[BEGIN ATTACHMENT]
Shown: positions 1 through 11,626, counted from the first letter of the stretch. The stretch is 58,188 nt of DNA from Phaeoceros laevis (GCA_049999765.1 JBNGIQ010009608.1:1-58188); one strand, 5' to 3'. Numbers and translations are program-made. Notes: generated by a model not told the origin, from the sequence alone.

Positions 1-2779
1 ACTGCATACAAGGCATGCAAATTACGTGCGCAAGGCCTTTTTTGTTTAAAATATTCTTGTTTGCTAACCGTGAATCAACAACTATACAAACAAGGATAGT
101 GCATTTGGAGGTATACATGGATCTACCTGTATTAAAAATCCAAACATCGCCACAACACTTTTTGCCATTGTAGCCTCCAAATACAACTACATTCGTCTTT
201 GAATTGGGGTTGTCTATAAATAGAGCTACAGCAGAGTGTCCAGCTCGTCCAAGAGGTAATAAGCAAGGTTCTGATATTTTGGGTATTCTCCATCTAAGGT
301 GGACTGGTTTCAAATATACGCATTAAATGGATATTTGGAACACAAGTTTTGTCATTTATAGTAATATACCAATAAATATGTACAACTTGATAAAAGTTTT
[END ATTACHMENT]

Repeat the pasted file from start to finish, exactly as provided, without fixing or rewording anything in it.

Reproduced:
Shown: positions 1 through 11,626, counted from the first letter of the stretch. The stretch is 58,188 nt of DNA from Phaeoceros laevis (GCA_049999765.1 JBNGIQ010009608.1:1-58188); one strand, 5' to 3'. Numbers and translations are program-made. Notes: generated by a model not told the origin, from the sequence alone.

Positions 1-2779
1 ACTGCATACAAGGCATGCAAATTACGTGCGCAAGGCCTTTTTTGTTTAAAATATTCTTGTTTGCTAACCGTGAATCAACAACTATACAAACAAGGATAGT
101 GCATTTGGAGGTATACATGGATCTACCTGTATTAAAAATCCAAACATCGCCACAACACTTTTTGCCATTGTAGCCTCCAAATACAACTACATTCGTCTTT
201 GAATTGGGGTTGTCTATAAATAGAGCTACAGCAGAGTGTCCAGCTCGTCCAAGAGGTAATAAGCAAGGTTCTGATATTTTGGGTATTCTCCATCTAAGGT
301 GGACTGGTTTCAAATATACGCATTAAATGGATATTTGGAACACAAGTTTTGTCATTTATAGTAATATACCAATAAATATGTACAACTTGATAAAAGTTTT